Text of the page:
The Israeli government is completely out of control

The Israeli government is completely out of control

Israeli President Isaac Herzog’s visit to America Despite a traditionally strong pro-Israel lobby there, the Jewish community has become increasingly critical of Prime Minister Netanyahu’s far-right policies. As at the Jewish-American Benamram family’s dinner table: ‘Today’s youth show their love for Israel by criticizing it.’

Maral Noshad Sharifi

‘Baruch Ata Adonai, Eloheinu, Melech Ha’Lam’, ringing Friday evening at the Benamram family home in New York. Father Oz (56), mother Kali (61) and their three grown sons sing around a wooden dining table. Through this prayer, God, the King of the Universe, instructs the people to light the Sabbath candles.

Penamrams do not celebrate the Sabbath every week, the Jewish day of rest that begins at sundown on Friday. Then the whole family eats at home. According to the old regulations, no work should be done on the Sabbath. Food should be prepared in advance. But not all traditions are preserved equally, certainly not in this liberal-Jewish family.

Like a dance, family members moved from the kitchen to the dining table. Asparagus pulled out of oven, lemon squeezed over salad, watermelon sliced. As one tradition fades, another survives: Challah, the braided bread, comes to the table. Two candles were lit and the red bottle was passed around. “Shabbat Shalom!” Father Oz yells, holding his glass in the air. “Shabbat Shalom!”The rest are responsive.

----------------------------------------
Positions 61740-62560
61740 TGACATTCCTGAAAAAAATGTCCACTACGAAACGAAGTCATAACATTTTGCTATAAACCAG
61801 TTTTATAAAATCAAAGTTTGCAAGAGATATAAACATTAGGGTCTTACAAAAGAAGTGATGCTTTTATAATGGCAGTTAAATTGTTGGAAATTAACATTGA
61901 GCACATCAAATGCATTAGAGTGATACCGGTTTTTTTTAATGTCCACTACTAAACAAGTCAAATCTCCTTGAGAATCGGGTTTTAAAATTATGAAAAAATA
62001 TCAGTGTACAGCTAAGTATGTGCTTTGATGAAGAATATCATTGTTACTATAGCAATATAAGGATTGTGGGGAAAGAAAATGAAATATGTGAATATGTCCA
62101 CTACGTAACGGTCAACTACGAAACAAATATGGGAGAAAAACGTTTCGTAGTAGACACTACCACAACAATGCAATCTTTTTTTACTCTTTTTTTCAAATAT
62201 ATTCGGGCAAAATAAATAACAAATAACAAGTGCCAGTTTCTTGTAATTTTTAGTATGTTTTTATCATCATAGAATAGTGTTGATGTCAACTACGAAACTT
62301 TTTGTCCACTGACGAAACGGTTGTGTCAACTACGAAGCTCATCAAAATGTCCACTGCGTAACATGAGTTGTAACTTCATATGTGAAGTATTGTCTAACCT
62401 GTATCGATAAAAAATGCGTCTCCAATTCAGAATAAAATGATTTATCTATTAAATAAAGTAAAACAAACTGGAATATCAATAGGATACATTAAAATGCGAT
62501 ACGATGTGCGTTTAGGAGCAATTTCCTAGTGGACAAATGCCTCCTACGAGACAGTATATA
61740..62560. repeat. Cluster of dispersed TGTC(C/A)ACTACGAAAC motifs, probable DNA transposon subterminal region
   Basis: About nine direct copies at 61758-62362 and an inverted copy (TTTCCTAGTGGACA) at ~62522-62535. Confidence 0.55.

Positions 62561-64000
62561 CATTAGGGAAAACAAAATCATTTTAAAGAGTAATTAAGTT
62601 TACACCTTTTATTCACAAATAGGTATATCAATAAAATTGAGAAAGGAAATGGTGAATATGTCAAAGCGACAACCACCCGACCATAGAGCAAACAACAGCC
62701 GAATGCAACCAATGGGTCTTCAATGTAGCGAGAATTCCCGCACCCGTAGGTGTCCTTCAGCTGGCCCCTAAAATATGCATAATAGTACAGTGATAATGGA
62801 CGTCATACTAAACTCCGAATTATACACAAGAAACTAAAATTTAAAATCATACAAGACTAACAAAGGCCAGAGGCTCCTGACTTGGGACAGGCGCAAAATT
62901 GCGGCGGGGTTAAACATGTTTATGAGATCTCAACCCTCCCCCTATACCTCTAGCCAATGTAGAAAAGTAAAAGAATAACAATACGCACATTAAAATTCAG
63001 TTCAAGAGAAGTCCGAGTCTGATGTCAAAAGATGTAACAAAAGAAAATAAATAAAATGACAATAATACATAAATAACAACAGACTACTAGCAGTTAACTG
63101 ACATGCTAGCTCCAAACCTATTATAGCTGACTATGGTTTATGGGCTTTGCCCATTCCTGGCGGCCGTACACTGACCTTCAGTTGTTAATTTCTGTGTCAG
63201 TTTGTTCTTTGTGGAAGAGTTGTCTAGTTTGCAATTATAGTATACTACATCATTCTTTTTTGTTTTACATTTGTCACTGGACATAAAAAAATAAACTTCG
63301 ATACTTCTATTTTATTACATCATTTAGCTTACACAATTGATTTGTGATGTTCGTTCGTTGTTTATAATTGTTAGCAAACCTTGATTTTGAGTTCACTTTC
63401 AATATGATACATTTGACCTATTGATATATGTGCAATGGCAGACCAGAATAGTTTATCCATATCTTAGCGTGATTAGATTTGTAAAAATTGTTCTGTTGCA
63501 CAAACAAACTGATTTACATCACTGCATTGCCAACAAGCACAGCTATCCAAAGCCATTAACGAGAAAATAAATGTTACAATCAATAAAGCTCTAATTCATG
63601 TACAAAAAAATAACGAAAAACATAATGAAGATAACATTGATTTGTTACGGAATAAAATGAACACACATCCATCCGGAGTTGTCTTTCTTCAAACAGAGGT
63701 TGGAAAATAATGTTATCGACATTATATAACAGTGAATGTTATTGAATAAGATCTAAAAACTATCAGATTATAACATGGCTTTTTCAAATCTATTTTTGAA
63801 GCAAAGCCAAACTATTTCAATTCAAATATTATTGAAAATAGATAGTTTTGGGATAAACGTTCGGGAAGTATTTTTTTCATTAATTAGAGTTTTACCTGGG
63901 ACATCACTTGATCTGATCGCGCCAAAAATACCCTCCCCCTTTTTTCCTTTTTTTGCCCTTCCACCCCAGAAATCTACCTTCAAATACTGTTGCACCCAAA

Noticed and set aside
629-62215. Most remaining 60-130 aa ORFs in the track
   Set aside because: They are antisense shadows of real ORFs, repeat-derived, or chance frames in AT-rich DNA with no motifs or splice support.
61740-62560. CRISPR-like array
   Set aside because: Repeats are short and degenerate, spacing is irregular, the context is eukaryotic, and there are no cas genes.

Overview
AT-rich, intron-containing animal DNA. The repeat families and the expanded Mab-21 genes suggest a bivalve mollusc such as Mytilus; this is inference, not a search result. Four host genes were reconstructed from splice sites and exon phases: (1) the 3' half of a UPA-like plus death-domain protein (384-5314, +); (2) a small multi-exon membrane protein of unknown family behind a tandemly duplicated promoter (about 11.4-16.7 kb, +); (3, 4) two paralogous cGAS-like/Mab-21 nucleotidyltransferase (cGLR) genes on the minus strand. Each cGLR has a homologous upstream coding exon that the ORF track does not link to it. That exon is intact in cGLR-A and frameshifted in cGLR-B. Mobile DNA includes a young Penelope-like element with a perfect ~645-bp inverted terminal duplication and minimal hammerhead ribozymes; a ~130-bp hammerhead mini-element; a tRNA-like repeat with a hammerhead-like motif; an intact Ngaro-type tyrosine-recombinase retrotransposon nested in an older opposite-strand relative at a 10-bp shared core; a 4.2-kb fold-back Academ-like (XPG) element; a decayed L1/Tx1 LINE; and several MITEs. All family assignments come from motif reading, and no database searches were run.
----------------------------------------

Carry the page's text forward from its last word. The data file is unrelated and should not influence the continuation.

About the author
Maral Noshad Sharifi is a US correspondent D Volkskrant. She lives in New York.

Now there is a tradition with this family: sooner or later the conversation at dinner turns to Israel. Notably this week, Israeli President Isaac Herzog visited the United States. He will address Congress on Wednesday and will be hosted by his counterpart Joe Biden on Tuesday. It won’t be an easy conversation, is the prediction on the table. “I’m glad that Biden is taking a very critical stance toward the Israeli government,” Oz tells his children. ‘They have gone absolutely mad. Someone should stop them’ he said.

Subversion of the rule of law

The White House has taken a tough line against Israel in recent months. Since Israeli Prime Minister Netanyahu aligned himself with far-right politicians and ultra-Orthodox Jews last December, there have been fears that the rule of law could be undermined. Last week, hundreds of thousands of Israelis took to the streets to speak out against the government. Demonstrators hope that America’s largest Jewish community, numbering six to seven million people, will also speak out.